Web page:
When Biden revealed on January 30 that he had decided what form the promised U.S. retaliation would take, his choice of words hinted that the U.S. was acting on an assessment that had not yet gone beyond the one presented in the Pentagon press conference: namely, they have confidence Iran generally supported the attackers but not yet that Iran specifically directed or supported the attackers. “I do hold them responsible,” Biden said, “in the sense that they’re supplying the weapons to the people who did it.” 

Biden further hinted that the retaliation he had selected might be calibrated to that assessment and that, although it would surely be a significant strike on Iran-backed groups in the region or on Iranian interests, it might not strike at targets inside Iran: “I don’t think we need a wider war in the Middle East. That’s not what I’m looking for.”

As for the most recent attack being escalatory, Singh said that “there was nothing different or new about this attack” except that, unlike earlier attacks, “this attack was successful.” Most importantly, she said that “we don’t see Iran wanting to seek a war with the United States.”

For its part, Iran’s representative to the U.N. said that “Iran had no connection and had nothing to do with the attack on the US base.” 

Kataib Hezbollah, the group whom the Pentagon says “has its footprints” on the attack, claims not only that Iran does “not know the specifics of our jihadist work,” but that Iran has “repeatedly declared opposition to our escalation against the U.S. forces in Iraq and Syria.” Although Kataib Hezbollah’s word is suspect—would the group say anything different if they were an Iranian sock-puppet?—it is not without precedent. In 2014, when the Houthis were advancing on the Yemeni capital of Sanaa, Iran specifically urged them not to capture the city. The Houthi rebuffed the Iranian urging and captured the capital.

Although Iran says that they are not afraid of war and that they would “decisively respond” to a U.S. retaliation “on the country, its interests and nationals,” General Hossein Salami, the head of Iran’s Revolutionary Guards, said on January 31 that Iran is “not looking for war.”

In addition to Iran not wanting to start a war with the U.S. and the intelligence assessment that Iran does not intend to start a wider war with this attack, Iran has also said that if Israel “does not…attack Iran, its interests, and nationals” then “Iran’s armed forces will not engage” in the current war with Gaza.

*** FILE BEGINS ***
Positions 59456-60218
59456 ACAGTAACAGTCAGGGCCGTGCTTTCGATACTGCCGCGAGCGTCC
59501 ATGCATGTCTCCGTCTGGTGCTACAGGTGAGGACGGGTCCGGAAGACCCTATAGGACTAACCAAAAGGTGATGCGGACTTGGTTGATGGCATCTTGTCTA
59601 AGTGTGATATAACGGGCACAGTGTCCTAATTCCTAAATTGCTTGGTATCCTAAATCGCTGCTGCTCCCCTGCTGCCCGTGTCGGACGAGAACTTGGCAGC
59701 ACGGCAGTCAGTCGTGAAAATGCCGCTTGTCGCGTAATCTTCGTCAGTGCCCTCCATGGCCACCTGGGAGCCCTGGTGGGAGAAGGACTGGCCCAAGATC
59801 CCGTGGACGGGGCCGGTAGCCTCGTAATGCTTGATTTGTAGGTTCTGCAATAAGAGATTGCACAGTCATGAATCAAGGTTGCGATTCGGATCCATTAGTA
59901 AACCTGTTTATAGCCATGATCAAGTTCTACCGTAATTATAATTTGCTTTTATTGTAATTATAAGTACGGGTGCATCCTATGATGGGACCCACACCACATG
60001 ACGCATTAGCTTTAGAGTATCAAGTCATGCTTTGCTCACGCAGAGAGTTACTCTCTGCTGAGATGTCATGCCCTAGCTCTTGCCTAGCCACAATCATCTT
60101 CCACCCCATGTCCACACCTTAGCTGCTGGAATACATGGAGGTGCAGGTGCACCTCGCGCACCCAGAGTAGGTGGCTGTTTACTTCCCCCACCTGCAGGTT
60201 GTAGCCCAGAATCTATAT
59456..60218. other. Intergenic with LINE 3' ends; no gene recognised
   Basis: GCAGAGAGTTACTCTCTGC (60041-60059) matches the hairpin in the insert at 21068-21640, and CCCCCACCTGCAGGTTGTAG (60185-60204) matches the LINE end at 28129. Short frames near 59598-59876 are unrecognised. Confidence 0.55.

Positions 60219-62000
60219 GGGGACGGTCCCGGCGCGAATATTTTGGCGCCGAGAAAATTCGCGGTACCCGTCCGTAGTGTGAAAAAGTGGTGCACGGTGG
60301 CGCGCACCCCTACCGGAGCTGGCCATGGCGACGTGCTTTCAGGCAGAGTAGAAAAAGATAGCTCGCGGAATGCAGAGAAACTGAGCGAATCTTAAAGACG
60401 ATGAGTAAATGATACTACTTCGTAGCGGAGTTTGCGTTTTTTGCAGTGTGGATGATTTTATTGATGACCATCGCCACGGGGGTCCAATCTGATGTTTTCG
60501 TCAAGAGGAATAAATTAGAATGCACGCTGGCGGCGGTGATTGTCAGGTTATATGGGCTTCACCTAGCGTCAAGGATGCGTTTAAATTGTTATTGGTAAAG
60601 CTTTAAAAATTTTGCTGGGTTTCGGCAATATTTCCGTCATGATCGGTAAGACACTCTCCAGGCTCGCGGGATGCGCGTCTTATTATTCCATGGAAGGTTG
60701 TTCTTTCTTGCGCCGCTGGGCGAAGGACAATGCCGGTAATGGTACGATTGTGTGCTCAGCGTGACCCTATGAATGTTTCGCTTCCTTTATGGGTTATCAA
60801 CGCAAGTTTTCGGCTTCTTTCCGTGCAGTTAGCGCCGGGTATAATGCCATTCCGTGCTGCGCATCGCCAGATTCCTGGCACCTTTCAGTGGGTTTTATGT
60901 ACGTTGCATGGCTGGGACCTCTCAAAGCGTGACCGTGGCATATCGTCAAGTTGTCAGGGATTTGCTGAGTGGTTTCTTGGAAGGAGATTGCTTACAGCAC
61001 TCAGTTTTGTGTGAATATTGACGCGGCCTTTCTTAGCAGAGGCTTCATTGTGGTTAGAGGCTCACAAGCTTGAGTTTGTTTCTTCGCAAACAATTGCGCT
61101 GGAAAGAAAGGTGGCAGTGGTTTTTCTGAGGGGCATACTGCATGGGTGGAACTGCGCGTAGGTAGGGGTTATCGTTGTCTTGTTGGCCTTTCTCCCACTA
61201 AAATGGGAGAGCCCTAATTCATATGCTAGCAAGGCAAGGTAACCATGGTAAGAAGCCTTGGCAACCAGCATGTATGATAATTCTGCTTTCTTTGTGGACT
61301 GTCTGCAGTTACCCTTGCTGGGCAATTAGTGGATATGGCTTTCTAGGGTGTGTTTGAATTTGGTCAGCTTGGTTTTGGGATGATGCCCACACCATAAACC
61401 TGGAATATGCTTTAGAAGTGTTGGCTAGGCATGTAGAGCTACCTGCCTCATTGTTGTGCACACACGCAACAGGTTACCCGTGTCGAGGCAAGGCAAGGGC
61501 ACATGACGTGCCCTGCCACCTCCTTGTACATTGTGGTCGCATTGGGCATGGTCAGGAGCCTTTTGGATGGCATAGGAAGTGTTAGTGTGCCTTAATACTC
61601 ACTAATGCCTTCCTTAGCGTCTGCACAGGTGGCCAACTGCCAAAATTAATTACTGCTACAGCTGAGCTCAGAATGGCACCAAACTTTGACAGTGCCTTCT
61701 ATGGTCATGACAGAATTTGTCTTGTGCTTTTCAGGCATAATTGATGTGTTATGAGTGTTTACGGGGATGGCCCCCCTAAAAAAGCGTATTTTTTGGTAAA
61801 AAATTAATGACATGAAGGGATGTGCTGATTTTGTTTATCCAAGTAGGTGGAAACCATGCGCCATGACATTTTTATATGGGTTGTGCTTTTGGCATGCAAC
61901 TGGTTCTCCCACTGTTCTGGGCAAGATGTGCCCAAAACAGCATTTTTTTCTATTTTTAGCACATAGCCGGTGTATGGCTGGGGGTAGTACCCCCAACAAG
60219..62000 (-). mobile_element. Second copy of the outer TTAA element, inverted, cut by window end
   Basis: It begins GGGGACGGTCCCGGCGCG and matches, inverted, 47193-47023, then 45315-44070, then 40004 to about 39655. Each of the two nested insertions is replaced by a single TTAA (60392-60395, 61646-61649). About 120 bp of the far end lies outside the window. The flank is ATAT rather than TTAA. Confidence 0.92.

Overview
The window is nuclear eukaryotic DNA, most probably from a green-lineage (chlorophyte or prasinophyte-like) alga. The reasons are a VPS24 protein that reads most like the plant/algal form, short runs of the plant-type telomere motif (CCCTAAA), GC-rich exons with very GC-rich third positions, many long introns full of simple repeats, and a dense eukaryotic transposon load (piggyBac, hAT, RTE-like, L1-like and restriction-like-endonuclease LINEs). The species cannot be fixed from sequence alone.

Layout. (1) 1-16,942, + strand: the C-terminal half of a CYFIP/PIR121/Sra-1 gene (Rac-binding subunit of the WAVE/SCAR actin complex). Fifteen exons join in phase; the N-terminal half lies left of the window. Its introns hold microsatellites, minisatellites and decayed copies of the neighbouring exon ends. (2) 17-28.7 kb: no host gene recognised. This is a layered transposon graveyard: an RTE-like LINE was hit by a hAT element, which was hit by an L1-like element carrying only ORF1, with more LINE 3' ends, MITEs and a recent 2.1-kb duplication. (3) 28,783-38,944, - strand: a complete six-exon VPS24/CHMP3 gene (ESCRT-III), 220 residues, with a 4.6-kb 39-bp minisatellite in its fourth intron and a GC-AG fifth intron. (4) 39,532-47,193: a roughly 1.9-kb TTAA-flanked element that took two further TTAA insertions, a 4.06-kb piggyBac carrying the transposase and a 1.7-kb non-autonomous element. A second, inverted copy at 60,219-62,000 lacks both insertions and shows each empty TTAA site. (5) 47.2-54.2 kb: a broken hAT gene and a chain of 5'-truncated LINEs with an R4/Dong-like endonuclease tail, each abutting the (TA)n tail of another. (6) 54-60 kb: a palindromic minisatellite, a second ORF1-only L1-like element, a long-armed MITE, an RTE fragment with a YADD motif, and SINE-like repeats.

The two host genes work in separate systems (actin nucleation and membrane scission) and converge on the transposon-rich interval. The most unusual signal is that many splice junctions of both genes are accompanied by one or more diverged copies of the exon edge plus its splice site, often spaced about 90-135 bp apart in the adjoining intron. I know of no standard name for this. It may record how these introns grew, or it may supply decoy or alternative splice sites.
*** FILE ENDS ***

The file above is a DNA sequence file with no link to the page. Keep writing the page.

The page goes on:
“The resistance front,” Iran maintains, “can defend itself.” That front has said that its fatal attack in Jordan was a “continuation of our approach to resisting the American occupation forces in Iraq and the region.”

Similar points have been made about other Iran-backed militias. Stacey Philbrick Yadav, the chair of international relations at Hobart and William Smith Colleges and a specialist on Yemen, told Time in December 2023 that the Houthis “do have a relationship with and support from Iran, but are not a straightforward proxy of Iranian interests. They have their own locally defined interests.”

Stephen Zunes, Professor of Politics at the University of San Francisco, commented to The American Conservative that “If Iran didn’t like what they’re doing, they could probably stop it.” But, he added, it is also probable that the Houthi “initiated the attacks themselves.”

With calls from Congress members to retaliate with strikes in Iran and risk a wider war in the region, it is important to hear what U.S. intelligence and the Pentagon are saying. Iran may not have been behind the attack and may not even have known about it in advance. There is not yet any assessment that Iran directed the attack. Although Iran generally supports the militias in Iraq and Syria, there is not yet any evidence that they supported this specific attack. Most importantly, the Intelligence community and the Pentagon do not believe Iran wants war with the U.S.

Hopefully, the U.S. does not want war with Iran. The Pentagon says they don’t: “We don’t seek a wider conflict with Iran…. We don’t want a war with Iran.”

The post Military Escalation Against Iran Is Foolish and Unjustified appeared first on The American Conservative.

Leave a Reply

Your email address will not be published. Required fields are marked *